Included with this rifle is a photocopy of an article from the August 1991 edition of "Soldier of Fortune" magazine by Peter Kokalis, titled "Mountains of Militaria"; the main subject of the article was a mass export of military hardware from Colombia by Springfield Sporters. Among the materiel was a large number of M1 Garand rifles supplied by the U.S. in the 1950s, which were noted as being of very good quality for their age and field of use. In particular, the author noted a set of 12, described as "quite unique", featuring a set of drill holes into the sides and underside of the forearm and through both sections of the upper handguard (pictures of a Winchester-made example are included in the article). Similar drill holes were seen on a set of 98k rifles. Both sets of drilled wood arms had been subject to conversion to 7.62mm NATO suggesting that the holes were intended to provide immediate tactile feedback to the user to prevent mishaps related to mixed ammunition in insufficient light, similar to the "Red Nine" Broomhandle of World War I fame. The additional holes through the handguard may have assisted in drainage and ventilation, reducing the risk of moisture being trapped within the stock. Manufactured in January of 1944. Blade front and peep rear sights, with the rear sight cover marked "R-74/INDUMIL/NATO", (Industria Militar of Bogota, Colombia). The barrel is marked "1S A-7-44", and has been set back approximately 5/8 of an inch. Fitted with a Springfield bolt, trigger housing, hammer, safety, and operating rod. The stock has been modified as noted, with no visible cartouches and a green canvas sling.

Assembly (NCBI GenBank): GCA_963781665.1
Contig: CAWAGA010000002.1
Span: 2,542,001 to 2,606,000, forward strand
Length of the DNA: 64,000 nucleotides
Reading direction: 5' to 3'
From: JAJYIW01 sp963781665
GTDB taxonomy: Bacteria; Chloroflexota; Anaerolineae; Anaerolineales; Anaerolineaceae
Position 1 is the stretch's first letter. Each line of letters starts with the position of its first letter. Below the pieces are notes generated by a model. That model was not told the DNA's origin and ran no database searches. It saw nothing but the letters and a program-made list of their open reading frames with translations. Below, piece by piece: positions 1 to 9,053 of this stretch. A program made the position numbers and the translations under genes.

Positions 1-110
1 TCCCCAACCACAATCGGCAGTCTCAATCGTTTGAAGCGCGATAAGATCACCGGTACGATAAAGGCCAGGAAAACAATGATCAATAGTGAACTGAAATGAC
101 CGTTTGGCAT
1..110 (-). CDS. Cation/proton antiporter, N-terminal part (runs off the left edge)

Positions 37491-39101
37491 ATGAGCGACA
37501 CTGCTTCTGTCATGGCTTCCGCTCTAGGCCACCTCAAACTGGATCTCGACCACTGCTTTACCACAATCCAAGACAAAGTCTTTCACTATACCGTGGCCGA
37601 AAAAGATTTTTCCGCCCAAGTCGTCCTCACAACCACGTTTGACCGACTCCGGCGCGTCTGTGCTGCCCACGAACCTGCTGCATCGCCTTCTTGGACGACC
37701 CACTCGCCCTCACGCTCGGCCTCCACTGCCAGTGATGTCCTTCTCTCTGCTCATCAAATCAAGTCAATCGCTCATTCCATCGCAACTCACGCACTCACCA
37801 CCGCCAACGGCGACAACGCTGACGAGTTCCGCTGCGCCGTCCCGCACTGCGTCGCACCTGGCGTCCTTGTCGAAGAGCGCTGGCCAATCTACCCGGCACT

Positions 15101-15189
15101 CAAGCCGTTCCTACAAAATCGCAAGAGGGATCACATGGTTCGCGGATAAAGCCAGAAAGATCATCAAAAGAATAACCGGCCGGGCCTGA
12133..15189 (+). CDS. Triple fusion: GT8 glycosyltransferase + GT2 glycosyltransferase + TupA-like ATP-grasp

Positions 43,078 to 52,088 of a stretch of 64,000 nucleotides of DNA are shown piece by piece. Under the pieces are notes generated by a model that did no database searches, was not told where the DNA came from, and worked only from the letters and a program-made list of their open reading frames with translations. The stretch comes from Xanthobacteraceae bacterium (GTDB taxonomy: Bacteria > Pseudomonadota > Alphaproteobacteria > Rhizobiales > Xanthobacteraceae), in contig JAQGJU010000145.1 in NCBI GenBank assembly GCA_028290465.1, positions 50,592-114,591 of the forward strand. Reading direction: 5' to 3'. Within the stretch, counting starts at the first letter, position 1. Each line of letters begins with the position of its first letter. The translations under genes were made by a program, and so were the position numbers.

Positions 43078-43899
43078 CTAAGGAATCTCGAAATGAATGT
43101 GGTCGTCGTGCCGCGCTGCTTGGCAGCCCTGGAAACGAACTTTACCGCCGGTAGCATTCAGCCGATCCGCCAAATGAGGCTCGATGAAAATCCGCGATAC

Fine as arsenal refurbished/refinished, with 80% of the strong near-black color, showing some bright wear on the edges and bearing surfaces, a mixed gray color on the gas cylinder and nut, minor spotting and scattered handling marks. The stock is fair, with a number of chips, scuffs, and dents. The exact caliber has not been verified; the article notes the Colombian military as using chamber inserts (which were in danger of being worked loose and then pulled out during the extraction cycle), though the barrel set-back suggests a more permanent modification. Mechanically excellent.
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